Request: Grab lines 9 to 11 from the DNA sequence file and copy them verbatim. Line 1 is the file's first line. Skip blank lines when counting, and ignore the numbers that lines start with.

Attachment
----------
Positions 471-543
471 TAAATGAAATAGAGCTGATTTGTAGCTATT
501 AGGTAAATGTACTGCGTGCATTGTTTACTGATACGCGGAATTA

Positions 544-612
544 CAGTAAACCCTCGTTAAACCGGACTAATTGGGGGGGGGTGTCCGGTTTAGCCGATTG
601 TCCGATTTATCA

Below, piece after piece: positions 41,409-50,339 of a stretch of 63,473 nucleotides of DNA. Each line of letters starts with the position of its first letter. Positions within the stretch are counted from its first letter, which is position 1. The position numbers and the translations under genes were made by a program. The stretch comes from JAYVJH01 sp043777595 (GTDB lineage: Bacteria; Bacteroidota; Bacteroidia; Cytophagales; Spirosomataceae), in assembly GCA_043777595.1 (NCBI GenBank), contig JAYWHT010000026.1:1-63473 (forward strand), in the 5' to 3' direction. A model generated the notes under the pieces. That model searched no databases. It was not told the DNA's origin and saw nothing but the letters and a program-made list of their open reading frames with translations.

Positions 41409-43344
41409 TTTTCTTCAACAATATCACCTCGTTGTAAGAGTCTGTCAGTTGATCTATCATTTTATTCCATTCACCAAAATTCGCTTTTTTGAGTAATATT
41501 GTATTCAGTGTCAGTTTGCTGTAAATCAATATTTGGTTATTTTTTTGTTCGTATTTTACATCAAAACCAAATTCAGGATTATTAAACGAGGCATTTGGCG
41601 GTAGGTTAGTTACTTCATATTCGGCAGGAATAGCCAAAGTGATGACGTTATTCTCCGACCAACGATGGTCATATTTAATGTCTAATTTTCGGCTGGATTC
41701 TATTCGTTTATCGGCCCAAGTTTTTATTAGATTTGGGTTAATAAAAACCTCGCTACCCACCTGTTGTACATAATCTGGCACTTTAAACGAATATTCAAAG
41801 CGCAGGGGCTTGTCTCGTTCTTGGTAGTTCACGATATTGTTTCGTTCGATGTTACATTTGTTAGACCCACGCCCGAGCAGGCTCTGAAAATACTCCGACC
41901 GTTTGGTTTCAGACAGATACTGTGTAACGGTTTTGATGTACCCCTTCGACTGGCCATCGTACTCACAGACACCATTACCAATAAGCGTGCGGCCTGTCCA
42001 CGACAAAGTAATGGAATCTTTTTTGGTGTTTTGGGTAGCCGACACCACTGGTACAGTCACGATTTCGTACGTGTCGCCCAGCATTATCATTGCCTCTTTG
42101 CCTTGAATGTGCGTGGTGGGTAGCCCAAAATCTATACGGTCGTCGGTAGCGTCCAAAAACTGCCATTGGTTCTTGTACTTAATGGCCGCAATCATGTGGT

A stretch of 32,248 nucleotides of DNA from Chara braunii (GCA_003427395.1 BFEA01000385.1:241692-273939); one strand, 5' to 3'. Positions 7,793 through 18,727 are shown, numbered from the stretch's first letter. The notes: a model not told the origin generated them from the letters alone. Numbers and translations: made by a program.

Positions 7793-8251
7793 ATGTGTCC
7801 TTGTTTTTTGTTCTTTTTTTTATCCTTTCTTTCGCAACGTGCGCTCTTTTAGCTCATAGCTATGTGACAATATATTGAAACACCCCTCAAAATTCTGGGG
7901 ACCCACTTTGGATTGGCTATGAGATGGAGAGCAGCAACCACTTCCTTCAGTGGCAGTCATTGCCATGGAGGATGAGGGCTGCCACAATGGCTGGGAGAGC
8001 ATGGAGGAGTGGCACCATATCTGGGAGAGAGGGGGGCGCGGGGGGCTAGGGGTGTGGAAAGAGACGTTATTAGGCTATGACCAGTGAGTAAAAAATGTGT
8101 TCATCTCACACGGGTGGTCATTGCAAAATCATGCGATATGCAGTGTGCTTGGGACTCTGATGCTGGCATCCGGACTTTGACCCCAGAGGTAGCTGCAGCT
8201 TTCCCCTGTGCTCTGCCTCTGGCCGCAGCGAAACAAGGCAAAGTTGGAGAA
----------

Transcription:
41409 TTTTCTTCAACAATATCACCTCGTTGTAAGAGTCTGTCAGTTGATCTATCATTTTATTCCATTCACCAAAATTCGCTTTTTTGAGTAATATT
41501 GTATTCAGTGTCAGTTTGCTGTAAATCAATATTTGGTTATTTTTTTGTTCGTATTTTACATCAAAACCAAATTCAGGATTATTAAACGAGGCATTTGGCG
41601 GTAGGTTAGTTACTTCATATTCGGCAGGAATAGCCAAAGTGATGACGTTATTCTCCGACCAACGATGGTCATATTTAATGTCTAATTTTCGGCTGGATTC